The EPA and sulfur dioxide: the absurdity marches on

Lisa Jackson, administrator of the EPA, is at it again.  It would appear that she will not be happy until all existing power plants are shut down, and all proposed new plants exist solely “on the drawing board”.  Her latest attack involves sulfur dioxide emissions.

Last December the EPA proposed new rules governing these emissions.  After the comment period had expired, in June, the EPA published the formal rules, but, like magic, and without comment, the new rules added a preamble which wiped out 40 years of EPA policy.

In determining how much sulfur dioxide was emitted by a plant, so as to make sure that the plant was in compliance, the EPA in the past, (and quite logically) has used actual measurements of emissions.  As of June, that procedure will stop.  Instead, to determine compliance, the EPA will now use,

computer estimations of what air quality might be.

Of course, the EPA hasn’t yet devised these computer models, so all “yet unborn” power plants will remain unborn for the time being.  

Even worse, as to existing power plants, it matters not how much sulfur dioxide is actually being emitted.  If the computer model shows that the plant is in violation, then it is in violation, and the facts be damned.

Funny thing, though, since 1980, the amount of sulfur dioxide emissions has fallen by 56%, even though the number of fossil fuel power plants has risen by 70%.  I can only assume that this type of success would eventually put the EPA’s “sulfur dioxide” division, or section or department out of business.  So, now they will have something to do…developing computer models of assumed emissions.

And, according to the EPA, the benefits of this new sulfur dioxide modeling procedure will amount to a mere $12 million in 2020.  As the article points out:

Liquidating the EPA budget would yield better returns.

7 replies
  1. sammy22
    sammy22 says:

    I am sorry SOS, but writing about power plants emissions seems a bit too far for you. Measurements of emissions at the stack are not indicative of SO2 in the neighborhood of the plant because of dispersion in the atmosphere due to temperature gradients, winds etc. Some computer modeling is called for. The SO2 at a stack in OH does not tell anybody what the SO2 at ground level in CT might be from the power plant in question. Acid rain killed lakes in Norway from emissions in North America. But that was before we even had an EPA.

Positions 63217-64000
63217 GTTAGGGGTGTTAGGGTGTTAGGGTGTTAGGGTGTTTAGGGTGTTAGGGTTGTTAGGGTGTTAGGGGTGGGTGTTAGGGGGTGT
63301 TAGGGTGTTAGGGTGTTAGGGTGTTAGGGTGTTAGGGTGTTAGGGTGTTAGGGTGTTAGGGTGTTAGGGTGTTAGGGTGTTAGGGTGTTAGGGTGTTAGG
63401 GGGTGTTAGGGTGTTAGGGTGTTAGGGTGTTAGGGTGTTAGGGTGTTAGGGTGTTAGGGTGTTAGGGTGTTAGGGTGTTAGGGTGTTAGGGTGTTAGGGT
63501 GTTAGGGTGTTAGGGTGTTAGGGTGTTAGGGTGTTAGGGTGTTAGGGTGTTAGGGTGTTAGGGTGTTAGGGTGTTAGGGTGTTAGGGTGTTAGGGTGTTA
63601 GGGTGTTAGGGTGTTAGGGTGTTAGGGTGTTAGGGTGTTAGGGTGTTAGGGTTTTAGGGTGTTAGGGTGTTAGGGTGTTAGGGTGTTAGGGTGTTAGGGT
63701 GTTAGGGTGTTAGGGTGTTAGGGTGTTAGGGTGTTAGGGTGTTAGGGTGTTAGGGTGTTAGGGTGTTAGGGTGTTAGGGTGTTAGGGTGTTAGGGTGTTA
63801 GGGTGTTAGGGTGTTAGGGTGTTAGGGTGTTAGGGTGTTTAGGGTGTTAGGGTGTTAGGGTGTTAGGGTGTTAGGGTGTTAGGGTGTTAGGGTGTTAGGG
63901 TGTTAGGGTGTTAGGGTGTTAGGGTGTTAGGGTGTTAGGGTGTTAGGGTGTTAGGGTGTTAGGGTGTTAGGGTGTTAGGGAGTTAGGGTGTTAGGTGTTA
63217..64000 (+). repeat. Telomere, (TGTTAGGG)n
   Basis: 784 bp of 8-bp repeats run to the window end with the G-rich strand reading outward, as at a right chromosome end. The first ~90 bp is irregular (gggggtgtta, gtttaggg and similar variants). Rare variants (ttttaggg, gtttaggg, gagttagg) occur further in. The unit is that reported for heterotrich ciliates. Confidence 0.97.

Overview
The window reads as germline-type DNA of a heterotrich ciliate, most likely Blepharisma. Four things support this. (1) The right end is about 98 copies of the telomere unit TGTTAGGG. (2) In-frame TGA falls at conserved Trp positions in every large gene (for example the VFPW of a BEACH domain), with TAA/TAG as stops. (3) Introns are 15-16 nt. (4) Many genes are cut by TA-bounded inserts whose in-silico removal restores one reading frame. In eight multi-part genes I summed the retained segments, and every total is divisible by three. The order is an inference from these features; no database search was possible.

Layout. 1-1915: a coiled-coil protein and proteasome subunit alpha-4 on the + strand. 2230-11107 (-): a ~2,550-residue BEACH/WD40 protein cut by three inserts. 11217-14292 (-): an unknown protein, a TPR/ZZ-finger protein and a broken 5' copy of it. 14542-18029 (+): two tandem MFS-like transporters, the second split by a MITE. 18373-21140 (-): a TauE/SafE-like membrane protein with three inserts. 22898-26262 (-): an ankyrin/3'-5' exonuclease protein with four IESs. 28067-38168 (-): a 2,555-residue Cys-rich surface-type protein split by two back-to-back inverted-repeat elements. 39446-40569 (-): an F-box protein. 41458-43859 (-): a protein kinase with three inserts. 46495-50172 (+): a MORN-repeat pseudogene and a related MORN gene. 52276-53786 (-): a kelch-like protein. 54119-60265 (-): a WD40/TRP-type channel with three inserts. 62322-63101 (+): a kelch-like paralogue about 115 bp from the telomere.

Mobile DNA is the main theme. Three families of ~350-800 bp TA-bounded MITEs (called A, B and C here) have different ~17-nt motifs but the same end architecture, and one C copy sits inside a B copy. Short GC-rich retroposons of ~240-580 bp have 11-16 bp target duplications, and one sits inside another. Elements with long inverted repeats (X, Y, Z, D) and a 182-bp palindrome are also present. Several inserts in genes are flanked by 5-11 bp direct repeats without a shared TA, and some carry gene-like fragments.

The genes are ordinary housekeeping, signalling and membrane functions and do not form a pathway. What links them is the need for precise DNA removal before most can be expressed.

2. PatRiot
    PatRiot says:

    There are 2 real points being made here.

    1. The gov't is being changed out 1 Dept at a time.  Re-read the part about the new rules, un-commeneted(unchallenged OR not published?) having a preamble that wipes out 40 years of EPS policy.  Why the whole thing when only parts need to be adjusted?  WHY ?!?! Sounds like the health care issue all over again  And do we expect different results with the same employees at the wheel?  Rosa Delauro is ramping up to do the same thing to the FDA.

    2.  Putting untested theory into law and action is DANGEROUS.  And the problem with computer modelling is that the input can be manipulated( by the highest bidder not doubt).  You know – garbage in, garbage out.  And the SO2 at ground level in CT? – I recall having a dialog with a state EPA rep at a short air quality testing stack in East Hartford about 10 years ago.  Nothing like reality for facts.  Questions: Where are the results?  What do they tell us?  Who is afraid to make decisions based on the FACTS? Why spend money we don't have for data that already exists and equipment already paid for?

    I am all for being responsible stewards of our planet, but not at the risk of having my gov't changed out at huge cost with no explanation for any of it.  Just "Because" doesn't work.

  3. sammy22
    sammy22 says:

    In the real world there are uncertainties. The garbage-in, garbage-out phrase is a bit worn. The reliability of instrumentation can also called into doubt, there may not be enough instruments to provide accurate estimates, their placement may not be optimal etc., etc.

  4. Dimsdale
    Dimsdale says:

    The only place that the SO2 is going to be measured is at the smokestack.   The origin of SO2 at a distance from the stack simply cannot reliably be ascertained (as a function of the distance), and only estimates of its distribution via wind patterns, removal by precipitation etc will be made.  The effects and permissible levels of emissions will be arbitrarily decided by the government.  The same government that insists that CO2 is a gross pollutant.

     

    The truly big offenders, China and India will continue to pump out whatever emissions they like, and that will be the real problem.  Rather than killing our economy even more by trying to squeeze emissions down to 99% clean, we should be sellling/giving our technology to these countries for the biggest bang for the buck.

  5. sammy22
    sammy22 says:

    If SO2 cannot reliably ascertained at a distance how can one simply point to India and China as being the "truly big offenders"? Just another convenient way to shift the argument away from what the US is contributing to the SO2 levels?

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